The majority of serious adverse events (SAEs) were attributed to the patient's underlying disease; a consistent profile of SAEs which were causally related to the study medication was not observed.
Dr. Ulrich Dauer, Chief Executive Officer of 4SC AG, commented: 'Our convincing trial results indicate that resminostat can offer a clear clinical benefit for liver cancer patients who no longer respond to sorafenib, the only approved cancer therapy available to them today. With a progression-free survival (PFS) of 4.7 months, resminostat as a combination therapy together with Sorafenib has achieved - to the best of our knowledge - the highest PFS figure recorded to date by any second-line therapy of advanced HCC in clinical Phase II/III studies. Therefore in our opinion this combination therapy clearly offers a promising, new second-line therapy option for advanced liver cancer. Accordingly, we are now aiming for the final stage of clinical development prior to market approval of resminostat for treating this patient group, for whom there is still no approved drug available. Resminostat addresses an urgent medical need and has significant commercial potential. We are doing everything in our power to launch a registration trial in this indication, preferably together with a partner, within the next twelve months.'
Dr. Dauer continued: 'The results presented from our SHELTER study impressively demonstrate the growing applicability of the new epigenetic mechanism of action offered by our compound resminostat. We believe that the tumour cell sensitization to other anti-cancer drugs mediated by resminostat is highly relevant for clinical practice, since the supplementary administration of resminostat can, for example, permit the continued and effective treatment of patients with a cancer drug to which patient response is no longer adequate - in the case of HCC, treatment with the drug sorafenib. We expect resminostat to be generally capable of effectively enhancing other existing cancer therapies in combination treatment as a result of sensitization.'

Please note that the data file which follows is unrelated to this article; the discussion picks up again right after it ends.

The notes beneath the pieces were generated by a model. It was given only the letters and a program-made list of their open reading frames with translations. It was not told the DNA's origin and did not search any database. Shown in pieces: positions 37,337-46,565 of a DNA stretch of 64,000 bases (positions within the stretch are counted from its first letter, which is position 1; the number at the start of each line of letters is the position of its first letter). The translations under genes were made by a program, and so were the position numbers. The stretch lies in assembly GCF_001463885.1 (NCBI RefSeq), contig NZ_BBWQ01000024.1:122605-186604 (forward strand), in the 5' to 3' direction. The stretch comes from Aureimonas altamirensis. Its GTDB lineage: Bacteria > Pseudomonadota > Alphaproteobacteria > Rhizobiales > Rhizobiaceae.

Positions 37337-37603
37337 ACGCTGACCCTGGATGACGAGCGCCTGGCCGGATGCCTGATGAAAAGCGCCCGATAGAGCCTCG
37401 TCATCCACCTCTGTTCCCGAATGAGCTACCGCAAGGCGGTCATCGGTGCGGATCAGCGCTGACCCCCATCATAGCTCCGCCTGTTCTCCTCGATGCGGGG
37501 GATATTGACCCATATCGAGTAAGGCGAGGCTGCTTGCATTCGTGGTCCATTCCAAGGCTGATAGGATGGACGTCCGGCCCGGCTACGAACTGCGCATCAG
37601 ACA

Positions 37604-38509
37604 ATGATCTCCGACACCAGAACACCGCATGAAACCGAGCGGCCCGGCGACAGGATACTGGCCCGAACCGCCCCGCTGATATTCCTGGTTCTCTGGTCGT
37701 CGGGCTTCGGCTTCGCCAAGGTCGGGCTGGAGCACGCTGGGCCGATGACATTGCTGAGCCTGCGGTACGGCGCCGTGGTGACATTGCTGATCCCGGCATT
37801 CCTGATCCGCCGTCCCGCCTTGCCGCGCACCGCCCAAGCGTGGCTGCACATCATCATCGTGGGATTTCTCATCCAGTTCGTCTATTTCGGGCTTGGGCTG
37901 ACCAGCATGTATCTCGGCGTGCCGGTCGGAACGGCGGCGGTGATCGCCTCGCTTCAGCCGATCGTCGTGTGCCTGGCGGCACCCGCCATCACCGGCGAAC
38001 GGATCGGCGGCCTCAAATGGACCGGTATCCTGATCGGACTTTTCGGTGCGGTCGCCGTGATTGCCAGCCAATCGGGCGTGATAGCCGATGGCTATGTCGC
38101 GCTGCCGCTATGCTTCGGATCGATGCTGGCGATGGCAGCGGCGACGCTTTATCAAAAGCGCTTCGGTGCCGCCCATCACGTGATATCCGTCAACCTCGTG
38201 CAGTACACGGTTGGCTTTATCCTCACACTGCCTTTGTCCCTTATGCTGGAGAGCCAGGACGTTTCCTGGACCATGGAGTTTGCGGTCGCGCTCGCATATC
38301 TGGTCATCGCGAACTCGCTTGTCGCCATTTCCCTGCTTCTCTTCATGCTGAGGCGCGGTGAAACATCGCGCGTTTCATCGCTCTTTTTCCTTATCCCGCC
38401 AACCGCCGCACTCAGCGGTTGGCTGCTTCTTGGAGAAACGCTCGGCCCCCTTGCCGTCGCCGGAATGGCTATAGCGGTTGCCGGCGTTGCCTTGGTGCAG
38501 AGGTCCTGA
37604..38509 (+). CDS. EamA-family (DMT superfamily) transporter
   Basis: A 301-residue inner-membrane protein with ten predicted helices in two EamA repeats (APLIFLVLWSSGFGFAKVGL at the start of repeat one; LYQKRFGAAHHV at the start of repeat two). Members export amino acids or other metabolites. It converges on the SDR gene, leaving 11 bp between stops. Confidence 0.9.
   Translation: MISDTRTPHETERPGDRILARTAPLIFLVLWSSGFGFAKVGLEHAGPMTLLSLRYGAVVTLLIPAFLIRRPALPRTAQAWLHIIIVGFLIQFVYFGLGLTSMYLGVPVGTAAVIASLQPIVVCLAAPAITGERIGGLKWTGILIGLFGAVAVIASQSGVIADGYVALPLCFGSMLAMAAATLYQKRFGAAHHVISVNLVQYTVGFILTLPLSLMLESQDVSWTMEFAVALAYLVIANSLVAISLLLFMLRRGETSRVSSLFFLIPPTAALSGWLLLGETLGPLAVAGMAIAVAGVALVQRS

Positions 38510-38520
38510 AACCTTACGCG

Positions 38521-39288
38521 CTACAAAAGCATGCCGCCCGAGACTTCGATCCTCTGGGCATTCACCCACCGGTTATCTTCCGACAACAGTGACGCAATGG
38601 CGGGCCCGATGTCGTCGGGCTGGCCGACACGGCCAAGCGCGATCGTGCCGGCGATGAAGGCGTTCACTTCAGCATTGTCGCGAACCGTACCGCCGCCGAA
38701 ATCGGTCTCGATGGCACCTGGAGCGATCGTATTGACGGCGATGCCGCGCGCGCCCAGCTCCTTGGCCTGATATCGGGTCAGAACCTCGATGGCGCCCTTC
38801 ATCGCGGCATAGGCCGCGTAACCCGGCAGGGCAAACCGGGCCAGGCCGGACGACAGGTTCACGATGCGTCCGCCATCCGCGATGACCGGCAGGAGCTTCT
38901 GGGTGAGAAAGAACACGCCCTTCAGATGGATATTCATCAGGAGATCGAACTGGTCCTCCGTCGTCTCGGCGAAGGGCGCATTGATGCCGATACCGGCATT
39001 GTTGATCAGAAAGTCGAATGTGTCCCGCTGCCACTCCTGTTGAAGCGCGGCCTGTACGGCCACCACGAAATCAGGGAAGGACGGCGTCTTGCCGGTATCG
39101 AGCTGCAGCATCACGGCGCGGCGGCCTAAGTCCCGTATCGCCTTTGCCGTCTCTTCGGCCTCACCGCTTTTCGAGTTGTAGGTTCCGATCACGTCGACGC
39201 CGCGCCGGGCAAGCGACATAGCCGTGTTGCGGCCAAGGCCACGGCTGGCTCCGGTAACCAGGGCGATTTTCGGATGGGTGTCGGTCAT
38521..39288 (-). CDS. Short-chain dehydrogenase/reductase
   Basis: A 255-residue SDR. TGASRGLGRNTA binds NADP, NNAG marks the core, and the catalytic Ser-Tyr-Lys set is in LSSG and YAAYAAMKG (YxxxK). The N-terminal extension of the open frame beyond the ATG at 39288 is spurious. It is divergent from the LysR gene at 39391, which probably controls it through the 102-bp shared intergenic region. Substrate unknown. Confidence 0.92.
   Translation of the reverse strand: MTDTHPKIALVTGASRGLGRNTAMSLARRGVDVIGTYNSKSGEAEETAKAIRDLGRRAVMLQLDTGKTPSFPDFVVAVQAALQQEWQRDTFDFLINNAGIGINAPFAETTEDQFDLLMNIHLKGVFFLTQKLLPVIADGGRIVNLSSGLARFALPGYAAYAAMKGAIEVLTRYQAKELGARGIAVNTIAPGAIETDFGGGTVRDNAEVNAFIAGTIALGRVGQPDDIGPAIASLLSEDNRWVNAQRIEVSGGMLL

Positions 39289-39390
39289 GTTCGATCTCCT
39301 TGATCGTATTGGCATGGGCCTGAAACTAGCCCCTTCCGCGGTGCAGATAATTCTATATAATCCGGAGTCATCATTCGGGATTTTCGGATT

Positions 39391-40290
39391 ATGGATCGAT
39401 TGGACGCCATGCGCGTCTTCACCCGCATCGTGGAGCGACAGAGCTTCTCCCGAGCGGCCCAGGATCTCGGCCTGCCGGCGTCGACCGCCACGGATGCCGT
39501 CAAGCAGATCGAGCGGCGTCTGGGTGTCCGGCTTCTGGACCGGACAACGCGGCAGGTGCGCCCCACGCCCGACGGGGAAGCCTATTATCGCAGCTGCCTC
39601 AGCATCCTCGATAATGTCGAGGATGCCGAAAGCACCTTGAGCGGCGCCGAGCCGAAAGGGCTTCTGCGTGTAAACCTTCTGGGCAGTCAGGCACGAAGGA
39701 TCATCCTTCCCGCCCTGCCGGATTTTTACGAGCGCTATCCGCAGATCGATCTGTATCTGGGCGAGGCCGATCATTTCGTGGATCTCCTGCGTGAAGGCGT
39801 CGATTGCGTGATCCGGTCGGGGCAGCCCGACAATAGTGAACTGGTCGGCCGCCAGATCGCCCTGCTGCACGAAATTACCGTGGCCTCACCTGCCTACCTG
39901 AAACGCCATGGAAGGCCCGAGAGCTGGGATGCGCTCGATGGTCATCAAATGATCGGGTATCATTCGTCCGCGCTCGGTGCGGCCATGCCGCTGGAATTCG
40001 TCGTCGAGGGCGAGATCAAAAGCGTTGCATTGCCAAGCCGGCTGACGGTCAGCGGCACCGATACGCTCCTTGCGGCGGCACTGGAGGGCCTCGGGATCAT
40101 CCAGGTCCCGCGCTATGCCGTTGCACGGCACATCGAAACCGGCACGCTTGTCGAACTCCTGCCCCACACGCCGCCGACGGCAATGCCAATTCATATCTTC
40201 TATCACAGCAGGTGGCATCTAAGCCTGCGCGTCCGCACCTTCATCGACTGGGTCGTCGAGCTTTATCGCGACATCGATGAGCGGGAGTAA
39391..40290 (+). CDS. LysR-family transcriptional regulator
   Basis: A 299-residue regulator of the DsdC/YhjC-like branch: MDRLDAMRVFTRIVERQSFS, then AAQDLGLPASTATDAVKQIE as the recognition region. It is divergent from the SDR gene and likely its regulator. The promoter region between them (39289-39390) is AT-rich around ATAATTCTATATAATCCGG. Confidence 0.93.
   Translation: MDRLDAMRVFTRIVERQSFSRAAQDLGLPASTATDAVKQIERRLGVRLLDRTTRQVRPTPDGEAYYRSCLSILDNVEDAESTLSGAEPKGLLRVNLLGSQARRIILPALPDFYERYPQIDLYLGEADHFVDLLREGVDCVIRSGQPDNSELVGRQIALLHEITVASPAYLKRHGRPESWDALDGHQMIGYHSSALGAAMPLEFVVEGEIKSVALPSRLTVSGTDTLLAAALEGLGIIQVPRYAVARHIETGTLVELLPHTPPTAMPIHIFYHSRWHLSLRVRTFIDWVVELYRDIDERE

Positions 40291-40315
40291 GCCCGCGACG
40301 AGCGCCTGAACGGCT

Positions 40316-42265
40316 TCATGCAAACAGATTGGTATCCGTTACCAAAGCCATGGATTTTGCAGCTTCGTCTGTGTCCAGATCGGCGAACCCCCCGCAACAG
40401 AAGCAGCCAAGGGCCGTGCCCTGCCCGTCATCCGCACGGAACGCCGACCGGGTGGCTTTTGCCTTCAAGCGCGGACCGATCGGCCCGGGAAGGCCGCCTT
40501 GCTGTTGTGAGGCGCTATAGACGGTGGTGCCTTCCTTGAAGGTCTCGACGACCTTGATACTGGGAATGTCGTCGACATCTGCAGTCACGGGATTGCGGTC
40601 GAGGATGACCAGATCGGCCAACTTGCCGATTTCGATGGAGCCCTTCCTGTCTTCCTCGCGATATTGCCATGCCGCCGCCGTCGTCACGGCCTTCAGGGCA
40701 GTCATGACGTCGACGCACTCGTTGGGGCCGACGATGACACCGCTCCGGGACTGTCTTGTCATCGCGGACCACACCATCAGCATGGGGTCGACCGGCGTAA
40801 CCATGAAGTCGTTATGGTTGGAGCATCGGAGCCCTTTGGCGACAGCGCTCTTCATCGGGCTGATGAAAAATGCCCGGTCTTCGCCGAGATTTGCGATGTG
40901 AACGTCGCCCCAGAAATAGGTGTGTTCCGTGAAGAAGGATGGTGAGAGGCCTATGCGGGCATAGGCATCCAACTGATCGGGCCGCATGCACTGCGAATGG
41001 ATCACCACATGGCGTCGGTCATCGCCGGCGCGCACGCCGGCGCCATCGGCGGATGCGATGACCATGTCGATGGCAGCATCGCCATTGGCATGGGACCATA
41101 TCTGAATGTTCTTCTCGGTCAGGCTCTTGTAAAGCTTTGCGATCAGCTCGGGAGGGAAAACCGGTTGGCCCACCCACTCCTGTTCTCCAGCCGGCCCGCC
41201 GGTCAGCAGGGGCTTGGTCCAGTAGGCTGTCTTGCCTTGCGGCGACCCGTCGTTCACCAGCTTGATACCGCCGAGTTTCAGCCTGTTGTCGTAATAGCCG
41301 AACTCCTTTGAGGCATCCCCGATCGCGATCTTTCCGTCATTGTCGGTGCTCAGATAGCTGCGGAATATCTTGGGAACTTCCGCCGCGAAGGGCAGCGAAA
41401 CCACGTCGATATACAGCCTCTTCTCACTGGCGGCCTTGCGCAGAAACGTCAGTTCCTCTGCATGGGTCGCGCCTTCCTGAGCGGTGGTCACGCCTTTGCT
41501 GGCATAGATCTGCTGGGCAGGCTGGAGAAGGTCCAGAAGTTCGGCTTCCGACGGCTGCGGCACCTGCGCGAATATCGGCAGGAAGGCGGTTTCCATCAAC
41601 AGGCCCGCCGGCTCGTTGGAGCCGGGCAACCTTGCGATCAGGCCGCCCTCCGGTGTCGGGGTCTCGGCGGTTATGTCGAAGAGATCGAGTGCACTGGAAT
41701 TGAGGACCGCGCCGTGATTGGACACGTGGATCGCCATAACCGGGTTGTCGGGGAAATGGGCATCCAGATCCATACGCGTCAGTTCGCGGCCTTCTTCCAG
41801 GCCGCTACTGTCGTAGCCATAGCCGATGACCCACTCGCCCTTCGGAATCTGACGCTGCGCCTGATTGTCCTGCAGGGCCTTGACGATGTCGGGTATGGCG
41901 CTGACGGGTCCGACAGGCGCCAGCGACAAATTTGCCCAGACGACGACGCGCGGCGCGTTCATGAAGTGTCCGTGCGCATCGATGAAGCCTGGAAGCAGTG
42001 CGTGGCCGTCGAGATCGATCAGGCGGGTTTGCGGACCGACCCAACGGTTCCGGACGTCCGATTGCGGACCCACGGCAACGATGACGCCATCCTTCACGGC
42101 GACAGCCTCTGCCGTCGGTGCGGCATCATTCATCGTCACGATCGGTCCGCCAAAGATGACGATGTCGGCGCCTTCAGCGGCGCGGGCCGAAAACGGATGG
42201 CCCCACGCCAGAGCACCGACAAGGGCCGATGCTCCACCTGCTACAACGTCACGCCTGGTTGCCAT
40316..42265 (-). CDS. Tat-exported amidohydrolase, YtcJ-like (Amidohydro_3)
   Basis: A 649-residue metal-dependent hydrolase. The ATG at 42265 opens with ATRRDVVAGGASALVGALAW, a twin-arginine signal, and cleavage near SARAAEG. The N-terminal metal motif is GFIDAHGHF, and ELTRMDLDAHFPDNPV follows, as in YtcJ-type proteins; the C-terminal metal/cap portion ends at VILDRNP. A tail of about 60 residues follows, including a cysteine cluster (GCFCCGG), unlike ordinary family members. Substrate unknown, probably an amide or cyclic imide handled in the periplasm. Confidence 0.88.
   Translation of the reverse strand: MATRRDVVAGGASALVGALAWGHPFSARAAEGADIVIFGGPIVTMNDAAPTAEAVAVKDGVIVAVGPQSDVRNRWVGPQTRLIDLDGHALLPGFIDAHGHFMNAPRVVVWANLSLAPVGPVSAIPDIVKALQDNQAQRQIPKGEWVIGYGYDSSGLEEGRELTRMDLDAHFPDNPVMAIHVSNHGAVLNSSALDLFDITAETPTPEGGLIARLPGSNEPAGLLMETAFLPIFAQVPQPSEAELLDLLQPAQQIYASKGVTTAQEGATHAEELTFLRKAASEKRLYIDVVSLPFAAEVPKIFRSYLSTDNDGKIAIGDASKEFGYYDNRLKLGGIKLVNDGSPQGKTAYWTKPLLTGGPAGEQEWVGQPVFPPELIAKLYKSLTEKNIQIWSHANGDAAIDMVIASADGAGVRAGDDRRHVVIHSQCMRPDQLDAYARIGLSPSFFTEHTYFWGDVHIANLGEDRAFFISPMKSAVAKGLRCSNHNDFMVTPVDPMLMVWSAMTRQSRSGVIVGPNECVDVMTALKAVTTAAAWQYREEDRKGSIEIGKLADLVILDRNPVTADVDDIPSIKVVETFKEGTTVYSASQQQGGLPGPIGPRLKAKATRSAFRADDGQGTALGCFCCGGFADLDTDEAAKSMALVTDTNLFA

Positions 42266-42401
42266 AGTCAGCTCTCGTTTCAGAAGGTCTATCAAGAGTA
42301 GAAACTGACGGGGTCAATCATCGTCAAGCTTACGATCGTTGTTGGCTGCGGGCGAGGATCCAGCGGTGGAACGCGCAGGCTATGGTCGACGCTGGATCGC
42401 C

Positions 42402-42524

Increasing clinical relevance of epigenetically induced tumour cell sensitization
Resminostat, 4SC's lead oncology compound, is an oral pan-histone-deacetylase (HDAC) inhibitor with an innovative, epigenetic mechanism of action that enables this compound to be deployed as a novel, targeted tumour therapy for a broad spectrum of oncological indications, particularly in combination with other anti-cancer drugs.
By causing structural changes to DNA, resminostat triggers a differentiation in tumour cells, can induce programmed cell death in cancer cells (apoptosis) and is able to halt tumour growth.
Additionally, resminostat induces what is known as tumour cell 'sensitization' to treatment with other anti-cancer drugs. This process can suppress or reverse certain tolerance mechanisms that tumour cells often develop against other cancer drugs.
Supplementary treatment with an HDAC inhibitor such as resminostat can be expected to restore or significantly improve the efficacy of a previously administered cancer therapy; furthermore, combining resminostat and common cancer drugs right from the very beginning can also be expected to be effective in enhancing the success of the treatment. This mechanism of action, i.e. tolerance breakdown through HDAC inhibition, has previously been described in research.
The Phase II SHELTER trial is the first clinical study where this mechanism has been investigated for resminostat in combination with sorafenib, a tyrosine-kinase inhibitor (TKI), in the difficult to treat indication of advanced liver cancer (HCC).